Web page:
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Overview – TransCu O2 Device & Continuous Diffusion of Oxygen Therapy

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The TransCu O2™ device is a unique, non-invasive, tissue oxygenation system intended for use with lower-cost moist wound therapy dressings for the treatment of diabetic foot ulcers, venous leg ulcers, pressure ulcers and other skin wounds through Continuous Diffusion of Oxygen therapy. The goal of this therapy is to continuously supply pure oxygen at a low flow rate to an oxygen-compromised wound to aid in wound healing while maintaining a moist wound healing environment, maintaining patient mobility and significantly reducing costs.

Current moist wound therapies use a moisture absorbent dressing below an occlusive dressing to keep the wound moist and manage wound drainage while controlling bioburden. These dressings are frequently used on patients who have impaired blood flow, and thus impaired oxygen supply, to the wound. Dressings significantly reduce the amount of available oxygen to the damaged tissue from air at 21% to as little as 4% or less, which can further hinder the oxygen-compromised wound’s ability to heal. Oxygen is essential to wound healing and is considered a critical rate-limiting factor in wound repair. Damaged tissue triggers an increase in the body’s demand for oxygen; chronic wounds have an inability to heal if the increase in the body’s demand for oxygen is not met.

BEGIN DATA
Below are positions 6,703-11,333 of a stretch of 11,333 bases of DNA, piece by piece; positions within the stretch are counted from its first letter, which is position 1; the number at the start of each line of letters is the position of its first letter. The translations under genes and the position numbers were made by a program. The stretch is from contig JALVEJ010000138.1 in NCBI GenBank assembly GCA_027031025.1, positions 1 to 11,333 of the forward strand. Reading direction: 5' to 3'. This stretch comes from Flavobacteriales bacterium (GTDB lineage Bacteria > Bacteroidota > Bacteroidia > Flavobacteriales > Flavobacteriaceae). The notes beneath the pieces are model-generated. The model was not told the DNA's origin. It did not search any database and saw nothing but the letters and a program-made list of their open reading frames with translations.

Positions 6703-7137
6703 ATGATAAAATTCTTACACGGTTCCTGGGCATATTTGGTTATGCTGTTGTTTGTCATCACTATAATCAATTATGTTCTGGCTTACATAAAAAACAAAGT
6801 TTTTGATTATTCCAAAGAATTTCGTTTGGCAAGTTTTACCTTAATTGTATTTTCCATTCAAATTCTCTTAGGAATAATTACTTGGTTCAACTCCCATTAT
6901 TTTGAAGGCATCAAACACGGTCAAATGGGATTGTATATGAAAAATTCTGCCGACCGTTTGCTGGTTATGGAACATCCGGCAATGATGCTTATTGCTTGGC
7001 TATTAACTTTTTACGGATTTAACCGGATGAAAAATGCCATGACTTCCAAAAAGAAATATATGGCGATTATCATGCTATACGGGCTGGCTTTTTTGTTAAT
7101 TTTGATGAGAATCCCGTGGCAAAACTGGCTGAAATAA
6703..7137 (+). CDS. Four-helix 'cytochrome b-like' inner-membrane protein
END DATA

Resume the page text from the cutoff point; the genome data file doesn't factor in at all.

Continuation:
The TransCu O2™ device uses fuel-cell technology as an electrochemical oxygen concentrator to create pure oxygen at low flow rates of 3-10 ml/hr. The oxygen is delivered to the wound through tubing under the dressings. This creates an oxygen-rich environment for enhanced healing while maintaining a moist wound environment. Preclinical and clinical results have exceeded expectations. The TransCu O2™ device is silent, lightweight (nine ounces), handheld, rechargeable and provides continuous treatment. The TransCu O2™ device also incorporates continuous monitoring of oxygen flow rates and pressures to ensure efficacious delivery of the oxygen.

Pure oxygen has the ability to affect multiple molecular targets and cell types, resulting in an overall improvement of cellular functions, which together result in stimulating tissue repair. Oxygen has been reported to increase fibroblast migration and replication1, increase the rate of collagen production and tensile strength of collagen fibers2, stimulate angiogenesis1, promote macrophage chemotaxis3, and enhance the antibacterial activities of leukocytes, including phagocytic function4, thereby increasing the removal of cell debris and promoting physiological wound debrisment. Continuous Diffusion of Oxygen therapy using the TransCu O2™ device can result in approximately a five-fold higher steady-state level of oxygen over that in normal air, resulting in tissue oxygen concentrations in the range for optimal cell function for wound repair. A separate paper on the role of oxygen in wound repair is available5.